Why does my son say “daddy” when he’s never even met his father? by Christine Coppa
April 14, 2009
“Dad-dee! Dad-dee!” JD, my fifteen-month-old son, yells from center parachute at Gymboree class. My stomach feels like the roller coaster just dropped. The mothers “aww” in unison. This coaxes JD to dance around in little circles yelling “Dad-dee, Dad-dee,” then stop, dead in his tracks, look at his audience, smile and wait for their reaction. They react. Over and over – and over. My face feels flush. I slip my hands inside of JD’s jean overalls to bring him closer to me. He trips over his feet, but quickly pushes himself up, proclaiming “Dad-dee,” over a gurgle of laughter, clapping his hands, then running off to a long, netted tube to crawl through.
“Daddy’s at work,” a mother in one of those matchy-match designer velour running suits calls out to him. She’s got a perfectly manicured Posh cut and a full face of makeup. She smells like Chanel No. 5 and homemade cookies. I have on chapstick. Velour-running-suit mom turns back, smiling at me. “They love their daddies!” she says, bouncing her strawberry-blonde girl in her lap. The little girl cranes her neck up and twists her body, “Daddy?” she says in a question mark, popping her finger into her mouth, sucking on it like it’s dipped in confectioners sugar.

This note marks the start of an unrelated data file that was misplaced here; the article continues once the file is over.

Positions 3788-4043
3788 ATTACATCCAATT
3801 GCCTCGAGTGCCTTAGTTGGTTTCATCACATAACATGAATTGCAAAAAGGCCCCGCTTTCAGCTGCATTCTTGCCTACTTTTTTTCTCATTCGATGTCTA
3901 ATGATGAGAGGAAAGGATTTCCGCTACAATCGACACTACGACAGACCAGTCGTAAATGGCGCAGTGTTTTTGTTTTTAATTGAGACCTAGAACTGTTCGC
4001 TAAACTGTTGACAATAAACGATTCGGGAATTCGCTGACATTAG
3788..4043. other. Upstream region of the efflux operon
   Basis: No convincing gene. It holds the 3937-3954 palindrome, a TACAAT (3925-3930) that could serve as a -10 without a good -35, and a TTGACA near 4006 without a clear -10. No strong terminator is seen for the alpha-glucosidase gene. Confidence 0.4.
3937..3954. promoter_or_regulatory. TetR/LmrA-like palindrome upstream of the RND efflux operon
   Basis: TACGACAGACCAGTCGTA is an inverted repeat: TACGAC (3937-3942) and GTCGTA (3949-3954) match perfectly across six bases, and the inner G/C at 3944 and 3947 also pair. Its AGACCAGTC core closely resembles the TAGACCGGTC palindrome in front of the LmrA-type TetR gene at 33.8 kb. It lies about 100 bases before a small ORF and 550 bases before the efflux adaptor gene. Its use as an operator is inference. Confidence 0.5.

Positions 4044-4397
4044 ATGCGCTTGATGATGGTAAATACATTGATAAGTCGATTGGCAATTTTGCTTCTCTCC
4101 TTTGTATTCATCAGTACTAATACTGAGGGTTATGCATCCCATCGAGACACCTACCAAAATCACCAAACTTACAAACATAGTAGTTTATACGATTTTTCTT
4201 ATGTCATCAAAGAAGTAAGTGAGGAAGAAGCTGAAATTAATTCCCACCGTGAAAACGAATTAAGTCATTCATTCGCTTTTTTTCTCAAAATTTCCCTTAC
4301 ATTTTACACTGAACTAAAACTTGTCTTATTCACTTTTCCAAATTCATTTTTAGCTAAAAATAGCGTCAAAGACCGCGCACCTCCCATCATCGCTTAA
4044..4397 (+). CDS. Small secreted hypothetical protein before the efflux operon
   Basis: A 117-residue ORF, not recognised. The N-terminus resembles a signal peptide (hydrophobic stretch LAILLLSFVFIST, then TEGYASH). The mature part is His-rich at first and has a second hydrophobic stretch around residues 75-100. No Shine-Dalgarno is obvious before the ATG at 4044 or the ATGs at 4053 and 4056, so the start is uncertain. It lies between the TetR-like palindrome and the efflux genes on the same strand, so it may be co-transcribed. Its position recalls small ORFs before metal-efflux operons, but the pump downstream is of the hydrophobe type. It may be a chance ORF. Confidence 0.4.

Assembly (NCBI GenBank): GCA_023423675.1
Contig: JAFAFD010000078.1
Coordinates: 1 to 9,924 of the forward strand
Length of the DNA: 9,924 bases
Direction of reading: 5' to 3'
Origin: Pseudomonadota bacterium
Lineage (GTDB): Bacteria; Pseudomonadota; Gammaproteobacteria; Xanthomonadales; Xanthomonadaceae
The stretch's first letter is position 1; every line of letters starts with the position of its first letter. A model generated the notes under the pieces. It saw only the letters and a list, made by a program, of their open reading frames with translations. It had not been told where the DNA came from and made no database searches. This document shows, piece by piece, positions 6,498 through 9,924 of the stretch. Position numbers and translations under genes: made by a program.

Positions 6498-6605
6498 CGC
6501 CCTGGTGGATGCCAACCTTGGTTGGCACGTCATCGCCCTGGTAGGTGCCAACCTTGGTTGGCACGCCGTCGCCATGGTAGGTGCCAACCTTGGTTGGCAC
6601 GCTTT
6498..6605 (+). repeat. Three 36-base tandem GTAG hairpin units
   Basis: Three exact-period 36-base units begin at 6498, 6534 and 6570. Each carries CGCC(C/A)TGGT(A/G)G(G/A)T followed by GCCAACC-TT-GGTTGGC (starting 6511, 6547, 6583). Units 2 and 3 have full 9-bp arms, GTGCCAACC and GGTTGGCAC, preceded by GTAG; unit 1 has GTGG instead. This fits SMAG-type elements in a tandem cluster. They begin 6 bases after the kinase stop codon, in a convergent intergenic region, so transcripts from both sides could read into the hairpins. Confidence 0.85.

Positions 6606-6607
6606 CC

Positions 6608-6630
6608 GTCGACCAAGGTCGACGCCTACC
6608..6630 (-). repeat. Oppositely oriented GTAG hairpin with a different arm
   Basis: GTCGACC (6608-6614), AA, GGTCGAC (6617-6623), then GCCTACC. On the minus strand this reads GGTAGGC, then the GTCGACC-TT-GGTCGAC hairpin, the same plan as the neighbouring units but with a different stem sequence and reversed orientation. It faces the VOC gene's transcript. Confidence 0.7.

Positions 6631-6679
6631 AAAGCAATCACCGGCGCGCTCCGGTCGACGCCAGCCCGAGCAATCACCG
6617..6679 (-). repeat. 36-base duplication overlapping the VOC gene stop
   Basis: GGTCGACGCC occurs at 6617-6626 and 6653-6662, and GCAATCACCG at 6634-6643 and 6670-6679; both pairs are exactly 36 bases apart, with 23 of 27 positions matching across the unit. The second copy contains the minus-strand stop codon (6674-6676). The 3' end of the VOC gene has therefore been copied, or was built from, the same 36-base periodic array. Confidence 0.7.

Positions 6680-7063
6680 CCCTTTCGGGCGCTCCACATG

My son doesn’t have a daddy.
I was dating someone for almost three months when I took the pregnancy test. Eleven weeks later I was single. I was living in New York City, working full-time at a magazine and living paycheck-to-paycheck like most people my age. Soon however, I found a cheap apartment in the Jersey burbs. I was having a baby in less than two months – I couldn’t share a space with strangers from Craig’s List anymore. Fifteen months later here I am – in the town I grew up in. At mommy and me class.
Hanging out with stay-at-home moms that did things “the right way.” Dated. Got Engaged. Got Married. Got mortgages. Got pregnant. Me? I work from my apartment in jeans, barefoot, as a fulltime contracted freelance writer for two big websites because working in-house meant paying $1,200 a month in daycare fees. After doing that for ten months, I left my job and make my own schedule now.
I write when JD naps or draws on the easel that is set next to my desk. Friends call me a vampire because I’ve taken to working in the night when other people are sleeping. The quiet and calm of plugging away with the night sky just outside my window is lovely, though. And I will remember the way the black wash looked and the stars, like a string of Christmas lights, in easier days to come and I will smile because I am a warrior mama. Still, every now and then someone reminds me I got “knocked up” or calls JD a horrible name, like “Devil’s spawn” on my Glamour.com blog Storked! But more often than that, people from around the world laugh with me, cry with me, ask me to be their Facebook friend; send me recipes for “to-die-for” mac ‘n cheese.
Admiring JD sharing a ball with another toddler, I think back to the first few months I was pregnant and alone. I was on a mission, telling myself everything was under control and that I could do this – distracting myself with freelance work on top of my full-time job at First magazine for extra money, laundering things in Dreft and folding them up on my belly, tucking them into the baby drawer of my dresser.